Today, I heard, was the hottest day in England…ever. That happens every so often, and it happened to us in 2005.
When we had arrived in Ipswich for our May 28 show, and we told the local folks that we’d had a great train ride down from Newcastle, their usual response was “Oh really?” or “I’m very happy for you.” When Friday morning came around, along with our planned departure for Birmingham, we were excited about another lovely ride on the British railways.
Boarding the train, headed toward London, it became apparent we were no longer aboard the Flying Scotsman. The amenities had shrunk from posh to pish. And it was hot. No air conditioning, no windows that open, not even a fan to move a little air around.
But at least we were moving.
For a while.
At each of the stops along the way, the temperature in the train cars rose. And then, at a village oddly called Hatfield Peveral, the stop became a pause, then a delay, then a breakdown, then a shutdown. The train was not moving, the thermometer was soaring, and Touroid patience was growing thin.
The train staff sympathized, but wouldn’t open the doors “for safety reasons,” and it continued to grow hotter.
“In Los Angeles, you could be arrested for keeping a dog in a car like this,” one Touroid correctly pointed out, and soon a revolution was building. Art Cisneros slithered through a window and spoke to officials, making a list of demands and pleas.
Eventually, a door was somehow made to open, thanks to our tireless security personnel, and the Arch Angel company spilled out into the station like prison escapees, eventually clusering in a nearby street. The horn players whipped out their instruments and played a few numbers and putting forth a hat which collected them a few quid.
After some reconnoitering, a plan was formed and the party packed up their axes and went on by foot, walking through a modestly lovely area of homes, across a highway bridge, and into the village itself, finally arriving at an establishment called The Swan Pub, which offered plenty of beverages but no food.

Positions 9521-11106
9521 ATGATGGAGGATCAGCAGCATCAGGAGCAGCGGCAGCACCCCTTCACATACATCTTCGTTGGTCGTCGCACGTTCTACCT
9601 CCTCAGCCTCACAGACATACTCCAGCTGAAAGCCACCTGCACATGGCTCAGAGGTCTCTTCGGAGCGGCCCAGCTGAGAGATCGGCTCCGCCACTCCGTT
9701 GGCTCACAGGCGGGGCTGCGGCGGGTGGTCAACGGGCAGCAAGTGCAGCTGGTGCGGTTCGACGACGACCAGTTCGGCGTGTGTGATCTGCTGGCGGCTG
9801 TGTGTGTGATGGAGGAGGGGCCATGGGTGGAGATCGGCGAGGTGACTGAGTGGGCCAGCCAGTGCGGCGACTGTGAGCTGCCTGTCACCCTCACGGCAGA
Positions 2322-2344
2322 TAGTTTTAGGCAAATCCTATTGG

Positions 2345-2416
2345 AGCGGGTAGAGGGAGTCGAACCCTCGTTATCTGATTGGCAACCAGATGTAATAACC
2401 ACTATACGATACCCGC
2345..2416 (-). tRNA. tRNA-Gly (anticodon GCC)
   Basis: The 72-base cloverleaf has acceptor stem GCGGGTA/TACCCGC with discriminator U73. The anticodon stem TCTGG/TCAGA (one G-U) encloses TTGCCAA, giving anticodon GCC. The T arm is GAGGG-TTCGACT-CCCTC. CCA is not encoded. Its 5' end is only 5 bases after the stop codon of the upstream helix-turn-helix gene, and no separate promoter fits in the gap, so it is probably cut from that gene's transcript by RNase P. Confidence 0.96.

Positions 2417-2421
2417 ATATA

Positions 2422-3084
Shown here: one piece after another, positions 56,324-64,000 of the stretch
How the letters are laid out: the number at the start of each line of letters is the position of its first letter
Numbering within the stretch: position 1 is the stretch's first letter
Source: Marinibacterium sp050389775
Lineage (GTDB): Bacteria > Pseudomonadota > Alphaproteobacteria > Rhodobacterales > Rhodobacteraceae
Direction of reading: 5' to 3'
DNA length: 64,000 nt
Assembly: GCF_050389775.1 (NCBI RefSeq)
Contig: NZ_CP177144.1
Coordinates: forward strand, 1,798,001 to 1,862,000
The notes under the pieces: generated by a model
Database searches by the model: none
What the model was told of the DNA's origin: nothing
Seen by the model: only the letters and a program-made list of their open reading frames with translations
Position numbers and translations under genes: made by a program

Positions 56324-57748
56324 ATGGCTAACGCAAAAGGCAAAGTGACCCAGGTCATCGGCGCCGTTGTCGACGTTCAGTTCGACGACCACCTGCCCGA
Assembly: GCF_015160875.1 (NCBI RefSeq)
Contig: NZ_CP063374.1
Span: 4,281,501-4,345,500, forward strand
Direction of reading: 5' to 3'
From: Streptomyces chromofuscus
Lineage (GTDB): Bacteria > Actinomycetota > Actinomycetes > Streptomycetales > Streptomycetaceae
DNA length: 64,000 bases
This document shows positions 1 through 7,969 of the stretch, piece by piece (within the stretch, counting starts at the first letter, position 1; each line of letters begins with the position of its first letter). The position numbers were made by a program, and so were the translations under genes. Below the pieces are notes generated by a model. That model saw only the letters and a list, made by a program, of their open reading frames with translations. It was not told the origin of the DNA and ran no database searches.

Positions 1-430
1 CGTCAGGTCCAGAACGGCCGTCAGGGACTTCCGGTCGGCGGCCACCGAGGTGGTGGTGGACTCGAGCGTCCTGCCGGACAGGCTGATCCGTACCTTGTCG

Beverages would suffice, and Touroids were finally able to taste the touted local Greene King IPA.
Officials requisitioned a short-order bus from somewhere, and an hour of so later one pulled up in front of the Swan, and some sorry, shot, and somewhat soused Touroids quickly climbed aboard.
This bus, it was quickly and happily learned, came with full factory air conditioning, from a fully air-conditioned factory (thank you, Phil Proctor) which brought sighs of relief, which were tempered by learning that it contained no toilet. “Oh hell, we can pee out the window,” was the cry and the party carried on.
By now, any hopes of avoiding rush- hour traffic had evaporated, so eventually the driver surrendered and pulled into a freeway rest stop, a food court featuring such amenities as Macdonalds, KFC and Pizza Hut, along with a French baguette joint with a pseudo cappuccino machine. A sign in front advertised internet access, but the wi- fi system required a password to enter, and the sign contained no clues about how to do so.
So Touroids threw themselves on the mercy of the food court, along with the occupants of dozens of other tour buses, many of them child-filled. Word filtered down that we were still hours from Birmingham, so stragglers gathered at the bus and the journey resumed and continued until the sun was on its way down and Birmingham finally showed its pretty face, sans its Raymond Mason “Forward” signature artwork, which had been tragically destroyed by fire two years earlier, and for which we'll now shed a post-mortem tear.